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Cowboys and Indies: The Epic History of the Record Industry
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Cowboys and Indies: The Epic History of the Record Industry

3.44 of 5 stars 3.44  ·  rating details  ·  63 ratings  ·  22 reviews
Cowboys and Indies is nothing less than the first definitive history of the recording industry on both sides of the Atlantic.

From the invention of the earliest known sound-recording device in 1850s Paris to the CD crash and digital boom today, author and industry insider Gareth Murphy takes readers on an immensely entertaining and encyclopedic ride through the many catacly
Hardcover, 382 pages
Published June 17th 2014 by Thomas Dunne Books
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Joshua May
Gareth Murphy's poetic telling of the magnificent history of the record industry is a gem waiting to be discovered by historians and summer beach readers alike. A work of art in it's own right, Cowboys and Indies preserves the emotion and splendor in the events of it's telling with effortless prose. If you are on the fence about this one, don't be. Murphy circles the wagons of truth, while still managing to excite and delight with a compelling narrative of some overlooked warriors of industry.
Tom Donaghey
In his first book, Irish writer Gareth Murphy has tried to do the impossible and almost succeeded. COWBOYS AND INDIES tries to tell the entire story of the recording industry, from the inventions of A. G. Bell and T. Edison, through the onset of a thousand small companies selling recordings and through into today’s major labels, and for a book that comes in at 400 pages, does a remarkable job.
There is a lot of information here about the early days of sound recording, and how important litigati
Michael Ritchie
Uninspiring, underresearched book about the record industry. For the most part, the author only includes material about people and companies that have already had books written about them (Columbia, Elektra, Island, Warner, Asylum) and virtually ignores other major labels like RCA, Decca/MCA,and even Reprise which was started by Frank Sinatra and included Joni Mitchell, Frank Zappa and Neil Young on its roster). Granted, I've read a few book about the music industry, but the only new material in ...more
John Raso
There are several other books that overlap the companies and stories here, but the author is well aware of this and stays away from going into too much detail. As a result, this is an excellent companion piece to Hit Men and spends much more time and depth on the areas not covered by that excellent book. In particular, there is detailed history of the competitive businesses that developed the record player (or "Talking Machine" as they were originally marketed) . These were the companies that be ...more
Jul 01, 2014 sculptcha rated it 3 of 5 stars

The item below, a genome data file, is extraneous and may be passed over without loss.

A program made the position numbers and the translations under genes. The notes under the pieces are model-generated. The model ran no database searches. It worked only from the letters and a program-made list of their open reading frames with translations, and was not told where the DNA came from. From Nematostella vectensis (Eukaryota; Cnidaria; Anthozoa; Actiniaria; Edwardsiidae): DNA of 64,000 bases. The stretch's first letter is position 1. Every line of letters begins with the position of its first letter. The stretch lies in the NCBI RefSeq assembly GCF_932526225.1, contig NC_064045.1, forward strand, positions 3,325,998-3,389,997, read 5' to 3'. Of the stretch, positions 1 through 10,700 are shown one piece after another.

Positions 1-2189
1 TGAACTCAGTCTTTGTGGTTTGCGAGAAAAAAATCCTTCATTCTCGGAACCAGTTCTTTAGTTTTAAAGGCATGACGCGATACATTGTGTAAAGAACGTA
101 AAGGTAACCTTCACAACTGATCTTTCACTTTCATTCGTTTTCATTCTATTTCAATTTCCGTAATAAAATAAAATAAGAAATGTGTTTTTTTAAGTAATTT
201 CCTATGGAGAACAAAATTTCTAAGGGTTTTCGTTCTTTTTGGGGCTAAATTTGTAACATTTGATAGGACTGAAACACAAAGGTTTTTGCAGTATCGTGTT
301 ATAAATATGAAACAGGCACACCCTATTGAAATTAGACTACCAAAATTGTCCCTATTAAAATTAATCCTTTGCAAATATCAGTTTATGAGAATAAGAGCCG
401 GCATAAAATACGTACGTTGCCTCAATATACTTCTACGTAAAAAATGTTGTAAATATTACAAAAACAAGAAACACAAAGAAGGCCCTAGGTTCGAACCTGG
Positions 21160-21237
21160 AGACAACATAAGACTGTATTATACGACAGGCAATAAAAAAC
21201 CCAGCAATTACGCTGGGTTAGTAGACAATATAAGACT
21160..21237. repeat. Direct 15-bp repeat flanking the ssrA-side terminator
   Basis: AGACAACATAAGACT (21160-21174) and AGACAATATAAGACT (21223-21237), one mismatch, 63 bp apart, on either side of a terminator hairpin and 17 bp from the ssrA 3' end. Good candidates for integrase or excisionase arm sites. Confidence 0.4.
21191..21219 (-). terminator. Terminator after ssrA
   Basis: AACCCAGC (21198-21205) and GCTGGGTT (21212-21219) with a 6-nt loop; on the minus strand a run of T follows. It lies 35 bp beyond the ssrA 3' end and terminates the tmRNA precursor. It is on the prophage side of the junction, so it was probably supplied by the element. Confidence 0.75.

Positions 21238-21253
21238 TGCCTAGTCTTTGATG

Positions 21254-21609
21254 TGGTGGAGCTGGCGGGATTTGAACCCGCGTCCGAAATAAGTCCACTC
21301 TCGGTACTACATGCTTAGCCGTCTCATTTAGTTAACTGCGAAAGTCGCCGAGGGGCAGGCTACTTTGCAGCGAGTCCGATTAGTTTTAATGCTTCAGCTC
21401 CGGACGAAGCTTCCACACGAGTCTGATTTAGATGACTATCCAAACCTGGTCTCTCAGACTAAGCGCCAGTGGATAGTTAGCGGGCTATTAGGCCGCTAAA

Recommends it for: people who like music or enjoy music trivia
Shelves: first-reads
For what it is, this book is packed full of interesting music and recording related tidbits and little-known facts that will probably surprise a lot of readers like myself who love music but do not particularly pay attention to the seedy underbelly of the The Record Industry. It's accessible, well written, and entertaining throughout.

It was very interesting to read that the industry had experienced and almost fatal blow once, and recovered stronger than ever, which means there is hope for the cu
Peter Gladue
As a person who worked in Music Retail for most of his life, I found this book to be a very complete historical roadmap of the Record Industry. To understand the present state of Music industry we must follow and try to understand the past. There are Heroes and Villains, some are known and some are unknown. Each chapter breaths a life on their own, almost like a short-story collection. I have read the book from start to finish, but now I leave it nearby my bed, to spot up the book anywhere to re ...more
A somewhat choppy but entertaining overview of the history of the music-selling business. Starts with Alexander Graham Bell and ends with the current homogenization of dozens of former influential indies by the international conglomorates that swallowed them up. The industry has always seen boom and bust times. Makes you wonder if there'll be another boom.
C. Michael
Cowboys and Indies: The Epic History of the Record Industry
Gareth Murphy
400 Pages
ISBN: # 978-1250043375
Thomas Dunn Books

"Revelations: I suppose you've come to see the future? If you wish to believe today's self-proclaimed experts, imagine a system of mobile devices through which music flows as a kind of utility, financed by a subscription similar to public television in Europe. Tomorrow's listeners will, they say, consume music like water..."

Songs stored and played as computer files
An author could fill a multi-volume set with a detailed history of the record industry. Short of that, author Gareth Murphy has done an admirable job of highlighting just the key moments, from the very development of recorded sound to today's issues with downloading and digital file sharing. It's a very reasonable length for readers looking for a quick overview, and it won't leave you feeling you've missed out on anything. One of the best books of its kind.